Review: Roberto P. Duran Signature
As usual, my buddy Raph’, who is far more open-minded at trying new things, came over for some drinks and sticks one evening and brought with him a handful of new wares. Among his booty of sticks was this delicious-looking, hard-as-a-rock gordo made by Roberto P. Duran. My first impression of the stick was its weight and firmness. It felt as if I were holding a lead pipe. Gave it the pinch test and there is almost no give. S-O-L-I-D.
Additionally, this beauty had almost invisible seams and a sumptuous Colorado wrapper, a testament to the skill of their torcedores, roleros and buncheros. Wow. I’ve seen few cigars of this vitola so well-made. I was getting excited at the prospect of lighting this baby up, even if I’d never heard of Roberto P. Duran. I would get a hardy glimpse shortly and so glad I did.
The boutique Duran brand was kicked off by its namesake, Roberto Pelayo Duran, the current President of Duran Cigars and has been selling them in the US. through its office in Miami since 2014. Jack Torano, of Torano Cigars family, joined Duran cigars that same year and serves as head of sales in Florida and the Caribbean. Duran, a Havana native, spent much of his early twenties around the cigar industry being mentored by Francisco Padron of Cubatabaco and eventually moved into management positions with The Pacific Cigar Company Ltd.
After paying his dues in high-level positions throughout the cigar industry, Duran resurrected a pre-Castro brand called Azan. The Azan story is fascinating and is worthy of its own article, but suffice to say the original Azan brand originated from a Chinese-Cuban émigré named Kwan Ben Sen. After serendipitously winning the Cuban National lottery, Sen set up his own cigarette factory in 1928. He adopted a more Cubanesque nom de guerre, Domingo Azan. Unfortunately, after the 1959 revolution, his factory was taken over by the state-run Empresa de Tabaco Torcido to make cigars for import. Some fifty odd years later, in 2012, Duran has relaunched the Azan brand.
With his NicaTabaco operation now in famed Esteli, Nicaragua, Duran proudly asserts the tobacco for his cigars are both grown in his own fields and rolled by his own torcedores in his own factory. Duran has come to be such a fan of the different tobacco flavors offered by Nicaraguan climates and soils that he favors the Nicaraguan tobaccos over the Cuban, even going so far to add the tagline on his website “These are the cigars that get smuggled into Cuba.” That’s bold baby.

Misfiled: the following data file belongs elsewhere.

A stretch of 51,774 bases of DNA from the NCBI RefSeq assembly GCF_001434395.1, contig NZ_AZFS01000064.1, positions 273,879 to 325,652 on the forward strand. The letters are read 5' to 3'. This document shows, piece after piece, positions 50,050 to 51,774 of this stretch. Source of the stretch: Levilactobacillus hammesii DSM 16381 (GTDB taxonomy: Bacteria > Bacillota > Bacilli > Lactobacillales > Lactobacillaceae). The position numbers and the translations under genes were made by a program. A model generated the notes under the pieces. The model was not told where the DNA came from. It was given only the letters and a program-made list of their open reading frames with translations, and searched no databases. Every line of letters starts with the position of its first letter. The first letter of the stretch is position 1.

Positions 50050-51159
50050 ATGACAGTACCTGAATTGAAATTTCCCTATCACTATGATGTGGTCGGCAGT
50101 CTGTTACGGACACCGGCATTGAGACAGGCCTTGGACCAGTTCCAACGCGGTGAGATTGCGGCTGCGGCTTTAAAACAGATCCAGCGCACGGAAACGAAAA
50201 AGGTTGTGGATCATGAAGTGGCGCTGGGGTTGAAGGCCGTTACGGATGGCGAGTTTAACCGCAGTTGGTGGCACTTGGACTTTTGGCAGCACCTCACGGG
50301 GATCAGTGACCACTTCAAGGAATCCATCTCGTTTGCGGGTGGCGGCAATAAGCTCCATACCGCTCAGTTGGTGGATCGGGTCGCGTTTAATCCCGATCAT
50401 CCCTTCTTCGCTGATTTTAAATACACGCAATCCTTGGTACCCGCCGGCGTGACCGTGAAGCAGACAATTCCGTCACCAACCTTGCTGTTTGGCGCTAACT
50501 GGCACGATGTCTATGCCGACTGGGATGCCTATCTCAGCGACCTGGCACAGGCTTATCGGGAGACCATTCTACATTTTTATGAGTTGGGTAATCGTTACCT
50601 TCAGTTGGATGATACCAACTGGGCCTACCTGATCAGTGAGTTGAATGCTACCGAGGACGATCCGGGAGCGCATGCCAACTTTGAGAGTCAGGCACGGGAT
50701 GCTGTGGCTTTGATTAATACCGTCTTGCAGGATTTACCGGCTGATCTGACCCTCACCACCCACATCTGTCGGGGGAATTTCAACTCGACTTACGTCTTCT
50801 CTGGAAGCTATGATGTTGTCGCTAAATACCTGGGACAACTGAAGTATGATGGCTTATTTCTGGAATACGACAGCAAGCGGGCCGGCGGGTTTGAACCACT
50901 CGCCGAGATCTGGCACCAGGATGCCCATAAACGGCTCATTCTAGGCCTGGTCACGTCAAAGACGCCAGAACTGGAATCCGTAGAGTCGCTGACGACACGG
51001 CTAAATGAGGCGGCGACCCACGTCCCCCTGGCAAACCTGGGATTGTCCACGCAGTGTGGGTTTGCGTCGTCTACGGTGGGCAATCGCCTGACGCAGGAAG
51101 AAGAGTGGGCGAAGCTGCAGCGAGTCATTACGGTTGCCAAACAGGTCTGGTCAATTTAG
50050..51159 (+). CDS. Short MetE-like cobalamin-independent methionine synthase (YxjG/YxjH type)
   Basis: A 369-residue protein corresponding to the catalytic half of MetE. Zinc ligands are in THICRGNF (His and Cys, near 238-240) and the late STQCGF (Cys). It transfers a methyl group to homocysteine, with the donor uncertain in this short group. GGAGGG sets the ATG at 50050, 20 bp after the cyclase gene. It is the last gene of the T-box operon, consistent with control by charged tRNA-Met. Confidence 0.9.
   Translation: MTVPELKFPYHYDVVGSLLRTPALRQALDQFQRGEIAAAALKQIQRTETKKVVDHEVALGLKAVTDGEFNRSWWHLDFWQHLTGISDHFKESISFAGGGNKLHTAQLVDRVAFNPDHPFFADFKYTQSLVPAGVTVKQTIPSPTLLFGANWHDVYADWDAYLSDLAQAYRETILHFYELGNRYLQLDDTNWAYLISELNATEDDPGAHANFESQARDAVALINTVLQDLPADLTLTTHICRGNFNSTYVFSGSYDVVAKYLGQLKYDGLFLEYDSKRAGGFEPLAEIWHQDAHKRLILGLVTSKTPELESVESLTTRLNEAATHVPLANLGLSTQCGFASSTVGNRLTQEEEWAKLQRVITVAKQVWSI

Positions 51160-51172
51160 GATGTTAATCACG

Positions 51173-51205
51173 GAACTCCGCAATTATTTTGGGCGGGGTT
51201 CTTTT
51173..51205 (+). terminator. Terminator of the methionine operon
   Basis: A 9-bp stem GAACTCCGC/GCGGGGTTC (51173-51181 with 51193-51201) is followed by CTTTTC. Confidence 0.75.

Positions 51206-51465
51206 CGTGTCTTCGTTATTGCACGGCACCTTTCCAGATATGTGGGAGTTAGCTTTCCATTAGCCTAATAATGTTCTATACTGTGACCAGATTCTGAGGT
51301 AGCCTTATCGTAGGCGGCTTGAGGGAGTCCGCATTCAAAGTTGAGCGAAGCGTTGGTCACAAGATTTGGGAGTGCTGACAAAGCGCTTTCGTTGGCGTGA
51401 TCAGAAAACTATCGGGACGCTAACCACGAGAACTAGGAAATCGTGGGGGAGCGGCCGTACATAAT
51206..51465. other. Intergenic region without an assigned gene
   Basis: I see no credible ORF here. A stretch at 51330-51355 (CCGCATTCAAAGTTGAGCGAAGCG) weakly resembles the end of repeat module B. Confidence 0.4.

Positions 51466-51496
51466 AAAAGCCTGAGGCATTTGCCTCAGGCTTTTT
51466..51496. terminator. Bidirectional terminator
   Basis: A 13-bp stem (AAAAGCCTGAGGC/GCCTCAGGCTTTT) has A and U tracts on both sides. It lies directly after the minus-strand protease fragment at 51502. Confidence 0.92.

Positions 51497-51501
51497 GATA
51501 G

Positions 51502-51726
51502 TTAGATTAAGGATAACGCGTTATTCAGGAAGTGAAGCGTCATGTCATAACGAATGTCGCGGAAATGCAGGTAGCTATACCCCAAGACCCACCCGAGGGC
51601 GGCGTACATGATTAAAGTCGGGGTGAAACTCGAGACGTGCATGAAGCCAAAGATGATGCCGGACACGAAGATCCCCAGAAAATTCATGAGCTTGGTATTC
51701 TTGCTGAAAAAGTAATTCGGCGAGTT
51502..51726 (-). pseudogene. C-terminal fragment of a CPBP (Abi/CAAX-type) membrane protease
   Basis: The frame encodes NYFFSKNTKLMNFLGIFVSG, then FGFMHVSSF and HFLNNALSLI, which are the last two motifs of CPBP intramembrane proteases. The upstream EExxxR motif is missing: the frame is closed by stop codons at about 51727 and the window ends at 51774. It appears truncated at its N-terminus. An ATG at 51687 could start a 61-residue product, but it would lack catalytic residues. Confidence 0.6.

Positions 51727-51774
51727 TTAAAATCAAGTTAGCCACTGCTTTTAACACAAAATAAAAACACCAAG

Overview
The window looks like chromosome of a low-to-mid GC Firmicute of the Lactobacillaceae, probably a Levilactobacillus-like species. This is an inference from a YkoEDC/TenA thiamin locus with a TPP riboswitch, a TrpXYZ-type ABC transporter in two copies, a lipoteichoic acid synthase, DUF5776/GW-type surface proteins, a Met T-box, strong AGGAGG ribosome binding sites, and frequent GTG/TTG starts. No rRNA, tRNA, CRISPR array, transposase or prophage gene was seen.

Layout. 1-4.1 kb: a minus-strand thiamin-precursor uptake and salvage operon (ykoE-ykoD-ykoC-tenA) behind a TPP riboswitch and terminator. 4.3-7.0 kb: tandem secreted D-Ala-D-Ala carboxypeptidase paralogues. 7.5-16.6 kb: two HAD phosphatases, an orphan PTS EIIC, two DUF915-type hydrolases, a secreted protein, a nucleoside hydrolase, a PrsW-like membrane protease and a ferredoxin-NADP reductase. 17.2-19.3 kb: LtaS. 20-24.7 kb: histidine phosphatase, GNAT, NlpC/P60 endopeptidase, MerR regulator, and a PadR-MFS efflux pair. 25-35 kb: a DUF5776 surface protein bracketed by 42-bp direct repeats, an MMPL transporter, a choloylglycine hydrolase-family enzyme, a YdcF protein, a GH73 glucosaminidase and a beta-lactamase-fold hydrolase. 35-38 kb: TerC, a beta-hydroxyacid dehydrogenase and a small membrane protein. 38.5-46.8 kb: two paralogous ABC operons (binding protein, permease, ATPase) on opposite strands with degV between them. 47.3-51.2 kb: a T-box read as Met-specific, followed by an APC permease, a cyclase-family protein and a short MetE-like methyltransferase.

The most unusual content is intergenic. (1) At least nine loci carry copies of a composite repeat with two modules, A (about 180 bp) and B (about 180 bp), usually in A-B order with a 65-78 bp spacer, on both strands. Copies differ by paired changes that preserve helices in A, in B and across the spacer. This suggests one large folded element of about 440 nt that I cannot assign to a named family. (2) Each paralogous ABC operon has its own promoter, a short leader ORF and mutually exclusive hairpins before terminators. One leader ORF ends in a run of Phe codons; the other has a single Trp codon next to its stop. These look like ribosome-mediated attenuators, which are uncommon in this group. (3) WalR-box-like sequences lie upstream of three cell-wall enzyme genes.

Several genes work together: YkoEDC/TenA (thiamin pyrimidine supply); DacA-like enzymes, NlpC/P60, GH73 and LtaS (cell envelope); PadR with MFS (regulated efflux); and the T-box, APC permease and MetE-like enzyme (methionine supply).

This Duran beauty I’m holding is from his Signature Line in the Cacique Guama vitola, presumably named for the famed Taino rebel chief and leader of an indigenous community in the Baracoa mountains of eastern Cuba. The aforementioned densely packed gordo is wrapped in a lovely Ecuadorian Habana Criollo Colorado wrapper with Nicaraguan binder leaves and long fillers from Nicaragua and ‘other Latin American tobaccos.’ The aromas from the nicely textured Criollo wrapper indicated notes of cedar and a hint of vanilla. The foot and cold draw are nuttier with some tangy spice. The cold draw even for this gordo is easy with a 9mm punch.
- Profile: Medium-Full
- Vitola: Cacique Guama
- Length / Ring Gauge: 6.0″/ 60
- Purchased: Gift
- Origin: Nicaragua
- Wrapper: Ecuadorian Habana Criollo Colorado
- Binder: Nicaraguan
- Filler: Nicaraguan & undisclosed Latin American
- Cutter: Xikar punch
- Lighter: Colibri Firebird 4-jet
- Price Range: $10-$12
The first third kicks things off with a blast of toasted nuts, pepper and cedar which continue into the second third. There is some complexity here, but it seems well-balanced and is definitely medium to full in character. I am geeking out over the build of this cigar – she simply doesn’t flinch. The burn on this baby is as even as a ruler. Fair warning, don’t rush this lady, she likes it nice and slow. Puff away on this thing and you’ll end up with an overheated foot and a pointed coal.
The second third keeps things going, but there’s some fruity/citrus notes now and the pepper and spice are more pronounced. She definitely has a bolder character than some other similar blends I’ve smoked. There’s some savory aspects to this cigar which is a bit Cubanesque. This same profile gets you into the final third where she seems to lose her legs a bit. She may have become too hot as the cedar began to really take over and became a little one-dimensional. But to be fair, I probably smoked her a little farther than what her design allowed.
This cigar gets top, I mean T-O-P, marks for construction and quality. You just don’t find this level of quality in even 3 out of 10 cigars you might smoke. This also has to be the best rolled cigar I’ve ever smoked. I really thought that due to the tight roll it’d require the sucking power of a Dyson, so I was blown away when the punch nailed it. It also gets top marks for keeping good flavors down to about the final third, where I think it gets a little too woody.
Although it maybe a bit pricey for an everyday smoke, at least for this herfer, this is a solid choice for an anytime smoke or a night out with a great bourbon or IPA pairing. I’m going to try a smaller vitola next time as I think some of the complexity was overwhelming and thus lost with the beefy Cacique. Go get an RPD Signature and marvel at what construction should look like! – In Fumo Pax!